After a whirlwind 2012 regular session of the Maryland General Assembly, some legislators say they are looking forward to a less-frantic pace for the 2013 session, which begins Jan. 9.
“I’m expecting a session of good vibes and warm feelings,” said Sen. Jamie B. Raskin (D-Dist. 20) of Takoma Park. “We’ve just left behind a period of budget battles and tough, socially divisive issues. It’s nice for the General Assembly to get to draw on a clean slate.”
The clean slate comes after the legislature during the regular session passed a controversial same-sex marriage bill but failed to approve a budget or a bill to expand gambling in the state. Lawmakers had to return to Annapolis for two special sessions to get those matters settled.
“We got so much done last year that there really isn’t anything left,” said House Majority Leader Kumar P. Barve (D-Dist. 17) of Gaithersburg. “It’s hard to see what earth-shattering issues could come up.”
But others say at least three issues are sure to emerge. Gov. Martin O’Malley (D) has said he will push for a bill to incentivize the development of a wind farm off the coast of Ocean City. Sponsors and advocacy groups have said they will try to repeal the death penalty, although O’Malley has not yet announced whether he will play an active role in an effort. Local elected officials also are promising to press for more transportation funding, which could lead to a fight over a gas tax hike.
In addition, the General Assembly will have to vote on how to finance the Maryland Health Benefit Exchange, which must be up and running by an October deadline set by the federal government. The exchange, where Marylanders will shop for health plans and see if they qualify for subsidies, will require funding of $35 million annually.
“It’s one of those magic moments when we get to pick some new fights,” Raskin said. “The General Assembly has shown that it can take on big, complex issues, and everybody has things that they’re working on, that they want to move forward.”
Todd E. Eberly, professor of political science at St. Mary’s College of Maryland, is skeptical that the Senate and House of Delegates will get along after last year’s budget — the only business that the General Assembly is required to accomplish — failed to pass in the final hours of the regular session, and each side blamed the other.
“What will happen is the two chambers will eye each other suspiciously,” Eberly said. “They didn’t do what they were supposed to do in the widely perceived failure of the general session. The pressure is on them to prove that they’re capable of doing what they are constitutionally mandated to do. The tension is going to be there, as everyone tries to prove that they can do their job.”
Barve said the need to focus on the job of approving a budget, as well as fatigue from three sessions in 2012, is changing the dynamics of 2013.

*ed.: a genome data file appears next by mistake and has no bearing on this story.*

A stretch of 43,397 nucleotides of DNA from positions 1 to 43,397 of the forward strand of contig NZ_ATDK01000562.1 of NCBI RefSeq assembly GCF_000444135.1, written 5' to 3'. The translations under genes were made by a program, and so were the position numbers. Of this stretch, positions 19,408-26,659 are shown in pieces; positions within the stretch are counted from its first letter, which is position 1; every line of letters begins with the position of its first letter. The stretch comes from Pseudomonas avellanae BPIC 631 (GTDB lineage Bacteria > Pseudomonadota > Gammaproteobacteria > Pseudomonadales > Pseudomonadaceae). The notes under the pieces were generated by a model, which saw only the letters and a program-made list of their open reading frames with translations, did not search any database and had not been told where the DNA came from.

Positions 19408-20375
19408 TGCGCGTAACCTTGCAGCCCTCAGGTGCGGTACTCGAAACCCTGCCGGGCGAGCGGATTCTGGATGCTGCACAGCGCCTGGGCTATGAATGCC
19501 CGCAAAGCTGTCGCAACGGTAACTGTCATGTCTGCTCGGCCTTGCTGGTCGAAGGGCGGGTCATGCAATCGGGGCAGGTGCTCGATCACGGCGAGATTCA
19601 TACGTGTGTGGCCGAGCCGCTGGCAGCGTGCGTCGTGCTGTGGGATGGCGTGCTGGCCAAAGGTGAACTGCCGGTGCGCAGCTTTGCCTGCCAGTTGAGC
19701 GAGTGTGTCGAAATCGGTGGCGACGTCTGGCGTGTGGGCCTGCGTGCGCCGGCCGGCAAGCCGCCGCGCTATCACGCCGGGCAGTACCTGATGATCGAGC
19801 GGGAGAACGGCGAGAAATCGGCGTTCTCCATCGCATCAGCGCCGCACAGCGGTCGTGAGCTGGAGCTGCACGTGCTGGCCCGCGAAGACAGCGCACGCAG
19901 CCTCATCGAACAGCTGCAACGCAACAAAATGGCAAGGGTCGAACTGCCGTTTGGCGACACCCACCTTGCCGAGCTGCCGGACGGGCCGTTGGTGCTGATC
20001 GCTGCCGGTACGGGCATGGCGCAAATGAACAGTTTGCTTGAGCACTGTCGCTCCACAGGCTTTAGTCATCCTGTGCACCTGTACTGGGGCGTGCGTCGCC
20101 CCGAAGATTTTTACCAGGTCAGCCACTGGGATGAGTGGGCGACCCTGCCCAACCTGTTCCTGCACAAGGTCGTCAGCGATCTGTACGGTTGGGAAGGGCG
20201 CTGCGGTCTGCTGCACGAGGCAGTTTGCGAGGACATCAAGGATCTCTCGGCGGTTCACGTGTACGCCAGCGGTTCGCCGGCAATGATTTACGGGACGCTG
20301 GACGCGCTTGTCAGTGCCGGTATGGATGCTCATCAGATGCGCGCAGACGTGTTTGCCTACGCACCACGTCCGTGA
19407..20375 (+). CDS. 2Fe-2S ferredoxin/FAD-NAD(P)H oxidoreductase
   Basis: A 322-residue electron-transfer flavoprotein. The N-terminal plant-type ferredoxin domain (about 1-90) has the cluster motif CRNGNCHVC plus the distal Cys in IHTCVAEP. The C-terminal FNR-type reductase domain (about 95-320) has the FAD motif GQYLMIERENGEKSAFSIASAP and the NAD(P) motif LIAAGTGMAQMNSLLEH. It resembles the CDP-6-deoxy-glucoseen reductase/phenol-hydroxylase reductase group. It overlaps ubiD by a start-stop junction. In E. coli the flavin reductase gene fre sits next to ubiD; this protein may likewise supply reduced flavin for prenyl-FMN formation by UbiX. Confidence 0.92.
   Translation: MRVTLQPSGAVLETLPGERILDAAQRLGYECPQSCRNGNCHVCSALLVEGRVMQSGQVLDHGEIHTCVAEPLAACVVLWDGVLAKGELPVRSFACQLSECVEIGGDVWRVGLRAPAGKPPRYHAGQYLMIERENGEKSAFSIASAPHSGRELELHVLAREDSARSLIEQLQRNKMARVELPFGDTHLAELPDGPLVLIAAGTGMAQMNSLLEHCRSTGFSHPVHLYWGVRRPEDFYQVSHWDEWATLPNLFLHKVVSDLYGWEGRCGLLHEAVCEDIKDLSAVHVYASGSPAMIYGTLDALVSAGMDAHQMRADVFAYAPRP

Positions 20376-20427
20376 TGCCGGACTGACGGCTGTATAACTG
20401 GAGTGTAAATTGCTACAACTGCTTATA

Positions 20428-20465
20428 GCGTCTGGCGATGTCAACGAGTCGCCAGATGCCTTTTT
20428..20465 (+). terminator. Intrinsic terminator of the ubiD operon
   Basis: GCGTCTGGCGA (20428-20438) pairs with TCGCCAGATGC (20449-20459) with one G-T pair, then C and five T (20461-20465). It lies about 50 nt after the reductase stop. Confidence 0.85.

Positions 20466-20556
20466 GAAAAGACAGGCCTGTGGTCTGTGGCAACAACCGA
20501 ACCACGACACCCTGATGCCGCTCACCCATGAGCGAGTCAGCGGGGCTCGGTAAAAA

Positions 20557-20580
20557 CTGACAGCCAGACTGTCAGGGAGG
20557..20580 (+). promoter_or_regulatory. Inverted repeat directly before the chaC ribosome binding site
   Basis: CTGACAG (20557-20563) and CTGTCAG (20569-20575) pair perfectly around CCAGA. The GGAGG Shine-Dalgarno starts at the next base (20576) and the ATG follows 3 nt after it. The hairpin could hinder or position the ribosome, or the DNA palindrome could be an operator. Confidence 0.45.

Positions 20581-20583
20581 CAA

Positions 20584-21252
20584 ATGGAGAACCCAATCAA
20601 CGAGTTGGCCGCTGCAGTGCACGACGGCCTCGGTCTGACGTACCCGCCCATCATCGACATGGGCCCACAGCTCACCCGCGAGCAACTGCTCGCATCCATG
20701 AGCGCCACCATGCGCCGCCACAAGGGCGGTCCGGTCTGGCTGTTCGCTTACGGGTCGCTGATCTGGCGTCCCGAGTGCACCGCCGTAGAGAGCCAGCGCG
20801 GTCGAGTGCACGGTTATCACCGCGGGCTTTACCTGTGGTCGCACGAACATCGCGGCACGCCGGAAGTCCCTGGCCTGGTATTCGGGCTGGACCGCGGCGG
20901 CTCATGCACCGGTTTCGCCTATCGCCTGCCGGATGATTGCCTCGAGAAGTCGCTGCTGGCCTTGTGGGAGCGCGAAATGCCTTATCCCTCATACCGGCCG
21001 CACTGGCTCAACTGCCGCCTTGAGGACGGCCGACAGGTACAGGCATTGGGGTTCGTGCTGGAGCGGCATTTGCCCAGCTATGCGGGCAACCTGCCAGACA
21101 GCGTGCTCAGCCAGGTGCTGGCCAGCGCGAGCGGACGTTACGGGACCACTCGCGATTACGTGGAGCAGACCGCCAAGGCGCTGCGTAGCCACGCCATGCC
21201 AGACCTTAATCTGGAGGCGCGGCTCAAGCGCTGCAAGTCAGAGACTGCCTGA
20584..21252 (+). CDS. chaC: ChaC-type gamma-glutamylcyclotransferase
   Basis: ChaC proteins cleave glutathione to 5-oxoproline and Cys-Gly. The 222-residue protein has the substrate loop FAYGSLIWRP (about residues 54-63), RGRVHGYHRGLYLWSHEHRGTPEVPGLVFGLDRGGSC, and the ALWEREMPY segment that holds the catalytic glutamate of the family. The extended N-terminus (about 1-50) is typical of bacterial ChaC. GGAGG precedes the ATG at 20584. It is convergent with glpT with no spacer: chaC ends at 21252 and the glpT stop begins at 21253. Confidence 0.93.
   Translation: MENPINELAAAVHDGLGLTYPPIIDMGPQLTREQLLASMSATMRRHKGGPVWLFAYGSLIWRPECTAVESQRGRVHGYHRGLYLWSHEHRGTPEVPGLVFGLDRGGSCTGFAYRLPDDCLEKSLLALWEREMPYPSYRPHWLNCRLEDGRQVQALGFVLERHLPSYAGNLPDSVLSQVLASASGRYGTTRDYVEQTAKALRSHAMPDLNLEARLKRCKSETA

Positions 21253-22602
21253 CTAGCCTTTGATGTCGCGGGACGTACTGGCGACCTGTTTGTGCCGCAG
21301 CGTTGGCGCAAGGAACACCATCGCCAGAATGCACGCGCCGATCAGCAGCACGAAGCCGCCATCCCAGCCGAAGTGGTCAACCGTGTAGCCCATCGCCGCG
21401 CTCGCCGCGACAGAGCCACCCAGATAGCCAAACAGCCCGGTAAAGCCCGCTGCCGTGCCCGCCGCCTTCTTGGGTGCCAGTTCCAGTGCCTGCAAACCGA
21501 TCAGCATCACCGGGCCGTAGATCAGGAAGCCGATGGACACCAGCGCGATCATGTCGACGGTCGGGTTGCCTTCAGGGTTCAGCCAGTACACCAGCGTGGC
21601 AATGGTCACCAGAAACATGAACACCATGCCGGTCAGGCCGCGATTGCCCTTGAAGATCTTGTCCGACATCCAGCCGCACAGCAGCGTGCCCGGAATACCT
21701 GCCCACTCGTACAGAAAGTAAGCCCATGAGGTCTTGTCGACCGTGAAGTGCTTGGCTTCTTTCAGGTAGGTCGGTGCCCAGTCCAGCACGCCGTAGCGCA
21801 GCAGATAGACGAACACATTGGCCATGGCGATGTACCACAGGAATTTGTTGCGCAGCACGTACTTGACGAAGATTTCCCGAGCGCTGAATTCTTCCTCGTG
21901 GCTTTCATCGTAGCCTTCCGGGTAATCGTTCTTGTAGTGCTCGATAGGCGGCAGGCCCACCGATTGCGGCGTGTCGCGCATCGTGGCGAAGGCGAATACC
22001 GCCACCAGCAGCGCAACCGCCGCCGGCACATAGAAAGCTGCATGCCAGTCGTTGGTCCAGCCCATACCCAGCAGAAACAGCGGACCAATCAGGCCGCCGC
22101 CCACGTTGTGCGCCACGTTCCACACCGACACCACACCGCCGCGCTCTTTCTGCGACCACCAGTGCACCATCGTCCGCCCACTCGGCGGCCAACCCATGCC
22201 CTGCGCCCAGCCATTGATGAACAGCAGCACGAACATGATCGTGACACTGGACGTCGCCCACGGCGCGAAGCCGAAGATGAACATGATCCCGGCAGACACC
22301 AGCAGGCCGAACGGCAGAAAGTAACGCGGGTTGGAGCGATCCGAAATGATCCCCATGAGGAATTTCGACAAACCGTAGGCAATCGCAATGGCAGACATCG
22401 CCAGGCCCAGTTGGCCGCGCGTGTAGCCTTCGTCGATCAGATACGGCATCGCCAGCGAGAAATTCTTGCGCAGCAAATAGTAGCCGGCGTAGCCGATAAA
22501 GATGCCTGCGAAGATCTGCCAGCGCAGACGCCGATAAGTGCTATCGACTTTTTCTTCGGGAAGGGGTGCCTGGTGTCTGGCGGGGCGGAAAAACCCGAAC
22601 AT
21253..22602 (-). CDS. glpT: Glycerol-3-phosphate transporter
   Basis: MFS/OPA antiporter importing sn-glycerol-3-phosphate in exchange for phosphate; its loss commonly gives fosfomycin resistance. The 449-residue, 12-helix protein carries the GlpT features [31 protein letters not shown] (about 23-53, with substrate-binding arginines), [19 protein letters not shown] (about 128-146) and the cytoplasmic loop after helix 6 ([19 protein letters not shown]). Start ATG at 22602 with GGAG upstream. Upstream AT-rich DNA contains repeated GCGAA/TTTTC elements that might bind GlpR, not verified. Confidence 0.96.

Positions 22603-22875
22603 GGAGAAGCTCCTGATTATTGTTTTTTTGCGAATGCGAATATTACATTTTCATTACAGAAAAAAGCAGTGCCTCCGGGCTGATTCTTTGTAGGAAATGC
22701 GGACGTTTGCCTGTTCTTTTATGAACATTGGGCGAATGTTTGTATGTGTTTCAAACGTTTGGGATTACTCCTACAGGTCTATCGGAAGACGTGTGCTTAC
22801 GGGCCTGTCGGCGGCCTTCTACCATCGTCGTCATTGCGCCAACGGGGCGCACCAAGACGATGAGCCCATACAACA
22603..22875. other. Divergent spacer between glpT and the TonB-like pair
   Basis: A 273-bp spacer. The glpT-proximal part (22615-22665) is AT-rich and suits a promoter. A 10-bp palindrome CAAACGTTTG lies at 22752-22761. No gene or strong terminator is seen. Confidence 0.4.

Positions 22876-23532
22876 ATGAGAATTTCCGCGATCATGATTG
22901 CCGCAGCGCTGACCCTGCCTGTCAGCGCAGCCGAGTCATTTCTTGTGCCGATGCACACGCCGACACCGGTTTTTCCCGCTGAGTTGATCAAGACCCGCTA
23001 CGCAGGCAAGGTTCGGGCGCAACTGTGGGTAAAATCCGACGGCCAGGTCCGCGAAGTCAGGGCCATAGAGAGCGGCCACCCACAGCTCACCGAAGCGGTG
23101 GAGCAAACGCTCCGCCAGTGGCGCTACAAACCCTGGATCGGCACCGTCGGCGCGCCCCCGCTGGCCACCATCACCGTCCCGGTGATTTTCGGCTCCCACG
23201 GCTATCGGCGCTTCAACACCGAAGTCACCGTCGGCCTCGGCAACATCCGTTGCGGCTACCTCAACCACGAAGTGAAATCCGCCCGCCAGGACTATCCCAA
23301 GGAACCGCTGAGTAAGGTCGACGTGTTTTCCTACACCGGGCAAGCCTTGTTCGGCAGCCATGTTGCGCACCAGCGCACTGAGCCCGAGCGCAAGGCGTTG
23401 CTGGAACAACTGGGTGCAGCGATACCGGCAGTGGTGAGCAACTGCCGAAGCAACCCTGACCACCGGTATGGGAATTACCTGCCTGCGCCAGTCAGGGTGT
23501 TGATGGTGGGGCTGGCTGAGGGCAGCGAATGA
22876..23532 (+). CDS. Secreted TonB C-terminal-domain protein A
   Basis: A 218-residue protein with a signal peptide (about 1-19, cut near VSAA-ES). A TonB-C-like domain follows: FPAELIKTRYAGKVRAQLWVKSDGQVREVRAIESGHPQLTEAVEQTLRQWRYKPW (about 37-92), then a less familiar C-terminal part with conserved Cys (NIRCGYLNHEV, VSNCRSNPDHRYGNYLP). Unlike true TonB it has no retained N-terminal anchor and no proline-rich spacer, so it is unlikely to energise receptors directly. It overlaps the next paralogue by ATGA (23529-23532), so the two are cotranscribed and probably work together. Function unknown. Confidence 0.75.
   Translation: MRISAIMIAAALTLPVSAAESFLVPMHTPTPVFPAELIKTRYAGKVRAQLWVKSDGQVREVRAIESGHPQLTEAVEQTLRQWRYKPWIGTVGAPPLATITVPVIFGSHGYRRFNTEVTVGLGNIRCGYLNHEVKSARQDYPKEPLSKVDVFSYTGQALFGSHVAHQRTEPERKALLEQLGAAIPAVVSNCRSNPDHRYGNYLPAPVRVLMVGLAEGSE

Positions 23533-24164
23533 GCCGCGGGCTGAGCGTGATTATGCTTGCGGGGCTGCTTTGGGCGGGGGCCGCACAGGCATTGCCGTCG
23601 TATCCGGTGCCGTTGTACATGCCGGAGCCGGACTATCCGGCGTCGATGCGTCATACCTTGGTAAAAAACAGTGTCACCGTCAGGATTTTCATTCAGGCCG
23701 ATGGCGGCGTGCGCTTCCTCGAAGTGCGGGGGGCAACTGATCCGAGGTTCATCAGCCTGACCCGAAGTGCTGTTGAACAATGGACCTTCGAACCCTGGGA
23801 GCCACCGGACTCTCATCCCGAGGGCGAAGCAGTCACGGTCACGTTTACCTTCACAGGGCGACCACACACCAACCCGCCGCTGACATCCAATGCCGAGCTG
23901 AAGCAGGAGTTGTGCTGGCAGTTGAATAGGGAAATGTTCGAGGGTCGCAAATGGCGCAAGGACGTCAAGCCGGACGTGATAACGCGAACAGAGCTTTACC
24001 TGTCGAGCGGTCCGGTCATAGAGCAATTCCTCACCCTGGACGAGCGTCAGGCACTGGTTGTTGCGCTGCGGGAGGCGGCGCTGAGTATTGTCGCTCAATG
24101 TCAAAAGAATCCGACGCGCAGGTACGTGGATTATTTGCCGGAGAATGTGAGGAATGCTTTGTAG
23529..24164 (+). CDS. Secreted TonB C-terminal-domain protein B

“Normally around this time of year before the session, people are coming up with new bill ideas, and you get a whole bunch of emails from people looking for co-sponsors,” Barve said. “I haven’t gotten a single one of those this year.
“Things will come up, things always come up, but what’s striking to me is that people aren’t bringing a ton of things up.”
Barve’s counterpart on the Senate side, however, said he already is seeing a full plate of legislation.
“Certainly there is less on the social-issues front,” said Senate Majority Leader Robert J. Garagiola (D-Dist. 15) of Germantown. “Less-emotional issues is my expectation. But there will be more budgetary issues and economic issues, and these are serious issues.
“Will there be debate? Absolutely. But hopefully there will be less contentiousness.”
Across the aisle
For Republican legislators, the idea of a quiet session is laughable, said Sen. Edward R. Reilly (R-Dist. 33) of Crofton, the minority whip.
“Oh, the fight continues,” he said. “It’s going to be a long and stressful session. I’ve been told by those older and wiser than myself that not every session is as contentious as the three I’ve been through.”
While the Republican caucus has not met to advance an agenda, Reilly said the minority party likely will fight a bill to subsidize wind energy and a hike in the gas tax.
Led by Western Maryland lawmakers, Reilly said, they also will look to allow drilling for natural gas in the Marcellus Shale, a rock formation in the Appalachian Mountains that contains vast reserves stretching from New York to Virginia. The gas can only be accessed through the controversial drilling technique known as hydraulic fracturing, or fracking, and O’Malley issued an executive order halting permits until a study is completed on the environmental and health risks associated with drilling.
Some Democratic lawmakers are hoping to issue a more permanent statutory ban and to allow for the funding of such studies through industry fees, which Republicans likely will oppose.
“I understand that some people call the Republican Party the ‘party of no,’” Reilly said. “But there are going to be good, positive bills coming from caucus members,” including a pro-business bill package, and right-to-work and medical marijuana legislation.